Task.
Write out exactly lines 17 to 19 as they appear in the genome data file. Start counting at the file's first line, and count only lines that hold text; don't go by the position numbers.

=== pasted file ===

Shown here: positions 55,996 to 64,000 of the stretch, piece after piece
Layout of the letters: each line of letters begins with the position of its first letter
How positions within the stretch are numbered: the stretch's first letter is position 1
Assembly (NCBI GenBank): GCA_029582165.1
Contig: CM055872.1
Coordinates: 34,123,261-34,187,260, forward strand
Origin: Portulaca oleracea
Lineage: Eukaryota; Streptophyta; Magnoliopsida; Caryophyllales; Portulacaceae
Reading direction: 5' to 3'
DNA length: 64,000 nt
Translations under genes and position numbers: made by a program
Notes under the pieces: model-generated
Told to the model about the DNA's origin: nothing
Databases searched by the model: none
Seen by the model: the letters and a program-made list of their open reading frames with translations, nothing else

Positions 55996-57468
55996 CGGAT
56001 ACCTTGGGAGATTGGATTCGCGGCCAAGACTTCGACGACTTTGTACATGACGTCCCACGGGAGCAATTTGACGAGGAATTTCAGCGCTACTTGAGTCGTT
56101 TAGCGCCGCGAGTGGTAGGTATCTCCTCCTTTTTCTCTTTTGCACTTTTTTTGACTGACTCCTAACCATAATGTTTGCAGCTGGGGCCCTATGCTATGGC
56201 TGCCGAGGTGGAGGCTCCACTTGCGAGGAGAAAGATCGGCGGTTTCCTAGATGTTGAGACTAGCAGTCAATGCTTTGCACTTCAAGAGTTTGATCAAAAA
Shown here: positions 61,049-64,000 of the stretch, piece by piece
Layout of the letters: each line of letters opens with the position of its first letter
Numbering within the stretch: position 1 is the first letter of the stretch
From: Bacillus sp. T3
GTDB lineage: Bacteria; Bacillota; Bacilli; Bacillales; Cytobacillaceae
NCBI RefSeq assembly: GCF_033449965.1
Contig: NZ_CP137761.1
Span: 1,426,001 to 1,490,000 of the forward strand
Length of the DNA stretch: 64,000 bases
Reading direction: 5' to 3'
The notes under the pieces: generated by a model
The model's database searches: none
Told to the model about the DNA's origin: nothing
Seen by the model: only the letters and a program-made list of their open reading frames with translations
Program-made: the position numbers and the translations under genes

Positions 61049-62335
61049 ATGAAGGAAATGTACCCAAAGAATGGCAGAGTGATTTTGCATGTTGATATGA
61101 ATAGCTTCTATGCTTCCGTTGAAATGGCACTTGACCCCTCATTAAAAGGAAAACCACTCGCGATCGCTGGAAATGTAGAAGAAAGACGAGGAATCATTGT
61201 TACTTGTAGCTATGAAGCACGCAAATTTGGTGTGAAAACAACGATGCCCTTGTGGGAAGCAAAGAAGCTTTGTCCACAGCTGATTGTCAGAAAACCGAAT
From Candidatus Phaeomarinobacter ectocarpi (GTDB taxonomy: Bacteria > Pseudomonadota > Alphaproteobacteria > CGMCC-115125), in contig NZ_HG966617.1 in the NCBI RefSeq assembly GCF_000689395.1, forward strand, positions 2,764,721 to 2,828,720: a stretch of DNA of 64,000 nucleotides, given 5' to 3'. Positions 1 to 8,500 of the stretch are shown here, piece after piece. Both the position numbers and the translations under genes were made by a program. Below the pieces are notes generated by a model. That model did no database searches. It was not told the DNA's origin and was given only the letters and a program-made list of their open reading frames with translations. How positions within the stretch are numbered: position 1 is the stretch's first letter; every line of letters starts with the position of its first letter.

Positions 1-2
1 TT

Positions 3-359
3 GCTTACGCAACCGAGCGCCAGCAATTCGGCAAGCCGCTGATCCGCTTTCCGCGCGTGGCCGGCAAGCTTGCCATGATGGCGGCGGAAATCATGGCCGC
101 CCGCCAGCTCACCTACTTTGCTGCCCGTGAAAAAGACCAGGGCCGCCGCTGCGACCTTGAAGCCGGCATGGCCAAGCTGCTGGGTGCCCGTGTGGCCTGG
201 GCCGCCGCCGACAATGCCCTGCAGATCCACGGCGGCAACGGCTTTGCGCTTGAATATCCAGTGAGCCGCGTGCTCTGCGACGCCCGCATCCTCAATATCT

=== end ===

55996 CGGAT
56001 ACCTTGGGAGATTGGATTCGCGGCCAAGACTTCGACGACTTTGTACATGACGTCCCACGGGAGCAATTTGACGAGGAATTTCAGCGCTACTTGAGTCGTT
56101 TAGCGCCGCGAGTGGTAGGTATCTCCTCCTTTTTCTCTTTTGCACTTTTTTTGACTGACTCCTAACCATAATGTTTGCAGCTGGGGCCCTATGCTATGGC